Alex Witt | March 23, 2013
>>> a new report with an unsettling read. it says we could have as manies a up to seven times hurricane-sized hurricanes . they're likely to become more common with only half the level of warning projected currently. carl davenport joins me from washington, d.c. we have the climatologists constantly warning us about the dire effects of global warming . what make this is unique?
>> what's interesting about this report is it talks specifically about the number of extreme hurricanes . it says that there is a very strong link that global temperature is a very strong predictor of number of hurricanes and it says that an average global temperature of increase of one degree celsius can multiply the number of extreme hurricanes , katrina-type hurricanes , two to seven times. one degree temperature increase, two to seven times as many more hurricanes , and right now the data shows that over the next century we're likely to see a temperature increase of one to two degrees. so that's a huge multiplier in terms of number of hurricanes . that's what really stands out about this study.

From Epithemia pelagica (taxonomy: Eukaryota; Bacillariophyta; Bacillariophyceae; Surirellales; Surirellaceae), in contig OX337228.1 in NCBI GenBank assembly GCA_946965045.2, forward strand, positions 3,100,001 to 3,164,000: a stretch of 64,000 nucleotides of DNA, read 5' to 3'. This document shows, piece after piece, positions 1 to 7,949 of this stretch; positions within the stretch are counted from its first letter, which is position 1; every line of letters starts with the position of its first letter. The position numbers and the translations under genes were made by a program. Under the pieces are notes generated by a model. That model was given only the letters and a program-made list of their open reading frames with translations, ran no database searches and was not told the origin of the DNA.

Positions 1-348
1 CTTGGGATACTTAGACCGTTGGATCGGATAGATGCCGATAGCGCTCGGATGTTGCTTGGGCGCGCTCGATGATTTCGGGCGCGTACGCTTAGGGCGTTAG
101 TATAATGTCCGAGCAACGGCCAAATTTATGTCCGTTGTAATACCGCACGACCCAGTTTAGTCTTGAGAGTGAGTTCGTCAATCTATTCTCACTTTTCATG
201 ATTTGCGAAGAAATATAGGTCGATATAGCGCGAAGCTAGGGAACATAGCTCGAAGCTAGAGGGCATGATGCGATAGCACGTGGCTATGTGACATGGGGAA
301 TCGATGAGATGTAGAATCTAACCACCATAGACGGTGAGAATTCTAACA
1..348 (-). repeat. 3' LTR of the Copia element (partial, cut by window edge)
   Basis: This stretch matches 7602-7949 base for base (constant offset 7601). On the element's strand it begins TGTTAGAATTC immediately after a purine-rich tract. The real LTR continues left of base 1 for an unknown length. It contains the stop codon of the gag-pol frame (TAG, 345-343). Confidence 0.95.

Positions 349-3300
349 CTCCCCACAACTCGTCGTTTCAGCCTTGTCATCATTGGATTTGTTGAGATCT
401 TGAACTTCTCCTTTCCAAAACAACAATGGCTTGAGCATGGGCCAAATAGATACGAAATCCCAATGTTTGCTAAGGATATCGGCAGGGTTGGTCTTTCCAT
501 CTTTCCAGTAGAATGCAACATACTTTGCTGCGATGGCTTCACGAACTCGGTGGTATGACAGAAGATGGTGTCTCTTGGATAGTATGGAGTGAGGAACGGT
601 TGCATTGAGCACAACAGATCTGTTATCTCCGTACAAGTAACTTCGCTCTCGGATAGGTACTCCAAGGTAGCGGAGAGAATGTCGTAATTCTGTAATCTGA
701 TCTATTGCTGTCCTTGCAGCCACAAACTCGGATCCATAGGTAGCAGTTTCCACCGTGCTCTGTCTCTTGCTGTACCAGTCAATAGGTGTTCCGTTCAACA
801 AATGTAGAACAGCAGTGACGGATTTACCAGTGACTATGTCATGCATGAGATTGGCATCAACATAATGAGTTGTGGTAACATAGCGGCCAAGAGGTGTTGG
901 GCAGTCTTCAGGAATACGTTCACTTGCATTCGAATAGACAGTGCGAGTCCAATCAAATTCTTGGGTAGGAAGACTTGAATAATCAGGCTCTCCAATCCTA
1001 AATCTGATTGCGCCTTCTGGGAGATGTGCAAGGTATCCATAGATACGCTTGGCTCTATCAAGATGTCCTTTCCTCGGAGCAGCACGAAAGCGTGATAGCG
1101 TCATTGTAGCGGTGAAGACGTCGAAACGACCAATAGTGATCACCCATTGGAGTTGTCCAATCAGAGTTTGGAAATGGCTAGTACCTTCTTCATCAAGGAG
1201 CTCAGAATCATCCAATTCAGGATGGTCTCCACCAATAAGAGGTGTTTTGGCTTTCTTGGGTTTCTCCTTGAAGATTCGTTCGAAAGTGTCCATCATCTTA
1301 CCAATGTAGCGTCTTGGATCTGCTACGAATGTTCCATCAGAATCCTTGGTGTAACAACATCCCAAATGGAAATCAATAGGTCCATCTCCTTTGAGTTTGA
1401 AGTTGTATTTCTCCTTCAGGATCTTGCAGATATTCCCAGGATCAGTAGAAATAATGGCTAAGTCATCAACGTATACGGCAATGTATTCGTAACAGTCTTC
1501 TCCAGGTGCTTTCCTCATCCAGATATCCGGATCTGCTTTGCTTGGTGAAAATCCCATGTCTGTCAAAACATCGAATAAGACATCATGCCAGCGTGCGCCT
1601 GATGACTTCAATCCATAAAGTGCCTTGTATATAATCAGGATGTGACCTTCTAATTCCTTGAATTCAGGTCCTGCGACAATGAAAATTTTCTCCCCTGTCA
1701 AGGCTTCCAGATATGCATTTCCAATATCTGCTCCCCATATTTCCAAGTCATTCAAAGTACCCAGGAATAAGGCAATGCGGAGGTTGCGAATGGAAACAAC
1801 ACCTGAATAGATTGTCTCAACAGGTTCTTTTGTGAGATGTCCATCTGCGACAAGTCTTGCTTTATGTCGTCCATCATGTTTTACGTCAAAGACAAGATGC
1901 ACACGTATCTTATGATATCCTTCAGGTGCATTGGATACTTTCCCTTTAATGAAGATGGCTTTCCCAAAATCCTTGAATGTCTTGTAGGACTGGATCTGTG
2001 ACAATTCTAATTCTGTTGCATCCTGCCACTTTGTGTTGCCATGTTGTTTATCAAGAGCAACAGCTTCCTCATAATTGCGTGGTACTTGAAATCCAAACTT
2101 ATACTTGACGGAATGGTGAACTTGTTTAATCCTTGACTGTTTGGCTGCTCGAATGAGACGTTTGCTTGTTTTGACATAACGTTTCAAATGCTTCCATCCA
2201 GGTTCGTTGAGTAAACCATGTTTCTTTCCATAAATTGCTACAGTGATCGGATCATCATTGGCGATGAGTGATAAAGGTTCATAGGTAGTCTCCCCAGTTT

>> my director is going to throw up what the authors went on to say, but bottom line scientists gently tend to shy away from citing climate change . why the disconnect between the two assessments?
>> alex, as the data stack up, we're actually seeing scientists becoming more confident about asserting the link between climate change and extreme weather . and in this case with these scientists, the specific link that they drew was between climate change and what's called hurricane surge. and in that particular phenomenon, there's actually a very strong link. what hurricane surge is is when you've got global warming and you've got rising sea level , just an inch or two higher sea level , then you get an increase in the amount of water that gets scooped up by a storm and flooded over the land. that's the hurricane surge, and in that case, you know, the rising sea level is very clear, and that's caused by climate change , and so that's an area where scientists are much more comfortable saying, no, the link is clear. we're here to say it. when we have these strong storms and these strong storm surges that the link is clear and i think we're going to see more of that.
>> okay. we'll have you back again. thanks so much.